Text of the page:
News » Whistler

Resort Communities making progress: O’Reilly



Taxation issues, financial tools discussed at UBCM

It’s been one year since Mayor Hugh O’Reilly brought together representatives from six resort communities in B.C. and asked them to form an association with Whistler.

In a spirit of co-operation this group, which included Tofino, Fernie, Golden, Rossland, Invermere, Penticton and Whistler, formed the B.C. Resort Communities Association.

After only a year in the works, Mayor O’Reilly said he is pleased with the positive working relationship within the association.

"We’re trying to do a number of things," said O’Reilly after the association’s latest meeting at the Union of B.C. Municipalities conference in Vancouver last week.

"We want to share information, mentor, pass on best practices between ourselves.

"We’re trying to speak with a unified voice in the sense that we’re all communities that share commonalties."

A hot topic at the last meeting was the idea of creating a new tax classification for tourist accommodation.

Currently there is a debate among some property owners about whether their strata-titled condo-hotel properties falls into a Class 1 residential assessment or a Class 6 commercial assessment. The difference in tax rates is significant.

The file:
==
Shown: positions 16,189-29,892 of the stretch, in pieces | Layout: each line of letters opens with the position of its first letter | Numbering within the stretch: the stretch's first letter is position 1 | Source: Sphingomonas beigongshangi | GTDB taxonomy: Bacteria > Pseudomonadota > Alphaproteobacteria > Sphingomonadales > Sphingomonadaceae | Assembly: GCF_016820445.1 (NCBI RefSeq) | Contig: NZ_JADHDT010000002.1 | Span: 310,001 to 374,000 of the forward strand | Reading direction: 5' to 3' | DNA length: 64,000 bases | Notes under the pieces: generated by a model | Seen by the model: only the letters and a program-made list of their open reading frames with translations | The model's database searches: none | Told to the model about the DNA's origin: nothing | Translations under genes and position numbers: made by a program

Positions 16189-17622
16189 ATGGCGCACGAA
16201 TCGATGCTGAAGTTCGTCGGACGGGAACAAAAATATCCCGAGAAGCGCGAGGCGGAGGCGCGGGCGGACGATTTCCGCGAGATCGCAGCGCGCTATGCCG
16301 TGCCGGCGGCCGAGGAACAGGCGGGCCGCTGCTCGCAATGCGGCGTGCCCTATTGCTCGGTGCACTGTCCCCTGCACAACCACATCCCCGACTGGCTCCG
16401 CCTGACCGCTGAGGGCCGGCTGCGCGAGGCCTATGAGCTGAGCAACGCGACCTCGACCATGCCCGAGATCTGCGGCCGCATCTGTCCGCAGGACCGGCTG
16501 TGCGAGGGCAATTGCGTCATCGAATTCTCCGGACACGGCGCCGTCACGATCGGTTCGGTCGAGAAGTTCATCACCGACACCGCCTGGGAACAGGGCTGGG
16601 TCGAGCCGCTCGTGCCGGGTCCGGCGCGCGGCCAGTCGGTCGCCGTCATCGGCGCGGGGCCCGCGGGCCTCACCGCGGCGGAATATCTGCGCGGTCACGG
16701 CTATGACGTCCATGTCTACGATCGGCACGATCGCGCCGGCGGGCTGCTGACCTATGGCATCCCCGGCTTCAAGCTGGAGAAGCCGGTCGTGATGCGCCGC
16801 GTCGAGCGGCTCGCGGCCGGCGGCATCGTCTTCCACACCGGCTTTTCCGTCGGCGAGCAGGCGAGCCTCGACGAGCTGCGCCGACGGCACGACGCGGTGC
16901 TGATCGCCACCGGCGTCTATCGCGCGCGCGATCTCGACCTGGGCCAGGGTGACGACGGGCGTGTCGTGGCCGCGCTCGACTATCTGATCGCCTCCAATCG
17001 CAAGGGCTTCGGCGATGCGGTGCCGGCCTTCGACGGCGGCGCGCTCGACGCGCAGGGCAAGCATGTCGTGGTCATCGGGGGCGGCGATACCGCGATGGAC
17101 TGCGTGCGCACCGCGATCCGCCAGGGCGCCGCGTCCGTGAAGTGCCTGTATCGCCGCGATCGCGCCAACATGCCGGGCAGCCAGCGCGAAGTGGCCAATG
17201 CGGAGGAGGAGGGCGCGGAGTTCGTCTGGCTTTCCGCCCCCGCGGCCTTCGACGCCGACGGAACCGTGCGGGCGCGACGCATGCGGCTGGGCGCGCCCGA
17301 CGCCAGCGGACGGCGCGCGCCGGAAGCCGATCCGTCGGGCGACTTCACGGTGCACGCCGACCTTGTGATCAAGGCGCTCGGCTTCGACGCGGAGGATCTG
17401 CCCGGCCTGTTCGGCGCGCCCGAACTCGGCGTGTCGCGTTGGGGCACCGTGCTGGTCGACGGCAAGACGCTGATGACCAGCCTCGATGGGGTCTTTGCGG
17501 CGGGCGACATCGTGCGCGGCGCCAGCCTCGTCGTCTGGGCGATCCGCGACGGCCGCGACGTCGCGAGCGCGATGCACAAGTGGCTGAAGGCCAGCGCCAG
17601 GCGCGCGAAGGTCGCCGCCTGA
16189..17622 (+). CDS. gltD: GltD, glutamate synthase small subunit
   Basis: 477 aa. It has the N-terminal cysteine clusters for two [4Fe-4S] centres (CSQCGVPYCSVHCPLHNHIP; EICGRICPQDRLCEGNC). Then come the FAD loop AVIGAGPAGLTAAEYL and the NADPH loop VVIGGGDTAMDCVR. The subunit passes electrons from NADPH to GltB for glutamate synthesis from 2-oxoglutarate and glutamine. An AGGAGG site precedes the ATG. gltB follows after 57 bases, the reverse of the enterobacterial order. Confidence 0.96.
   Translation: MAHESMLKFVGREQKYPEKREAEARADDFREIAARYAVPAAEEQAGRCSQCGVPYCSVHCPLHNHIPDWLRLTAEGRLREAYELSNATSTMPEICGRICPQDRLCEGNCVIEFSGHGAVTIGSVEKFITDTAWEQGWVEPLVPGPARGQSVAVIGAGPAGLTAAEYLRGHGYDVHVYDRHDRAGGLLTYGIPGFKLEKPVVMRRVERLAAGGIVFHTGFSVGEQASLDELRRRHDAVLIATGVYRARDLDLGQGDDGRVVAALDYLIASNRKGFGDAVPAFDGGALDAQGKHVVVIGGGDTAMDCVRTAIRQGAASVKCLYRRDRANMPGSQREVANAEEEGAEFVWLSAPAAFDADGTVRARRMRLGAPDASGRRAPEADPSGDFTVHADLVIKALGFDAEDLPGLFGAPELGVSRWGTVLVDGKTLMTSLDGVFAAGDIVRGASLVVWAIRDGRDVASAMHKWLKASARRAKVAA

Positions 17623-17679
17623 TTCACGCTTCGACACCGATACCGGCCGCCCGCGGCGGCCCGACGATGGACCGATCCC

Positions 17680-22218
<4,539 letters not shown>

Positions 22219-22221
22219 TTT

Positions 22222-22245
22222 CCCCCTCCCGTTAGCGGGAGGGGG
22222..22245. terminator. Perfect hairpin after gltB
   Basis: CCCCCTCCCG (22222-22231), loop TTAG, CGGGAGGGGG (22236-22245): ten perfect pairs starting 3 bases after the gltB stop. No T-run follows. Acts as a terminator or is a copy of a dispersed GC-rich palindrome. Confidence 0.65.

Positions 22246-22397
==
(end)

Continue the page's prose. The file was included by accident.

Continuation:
In the past property owners have been able to jump classes and as such get taxed at a different rate.

O’Reilly used the Westin as an example. At one point the Westin was taxed at a Class 6 rate but for one year it was taxed under a Class 1 rate because the parking spaces and commercial spaces were considered individual strata units.

"I think you’d have a hard time telling anybody that’s a residence," said O’Reilly.

"That’s our problem... we’ve had people jumping between classes."

To help get rid of this confusion, the association proposes to use the Class 3 assessment for certain tourist accommodation properties.

"The class is not being utilized so it’s really just renaming it and giving communities some discretion on how it would work best in their community," said O’Reilly.

He said it would be up to the communities on whether they would want Class 3 assessments taxed at a residential rate or a commercial rate. Another option is that they could blend the rates for Class 3.

"Our issue is that each community should be able to make that choice by putting (tourist accommodation properties) in a class, define them as a group that’s unique and different from residential or other commercial," said O’Reilly.

"Then you can set the tax mil rate at a rate which you feel is appropriate in your community and so there’s latitude on where that may go."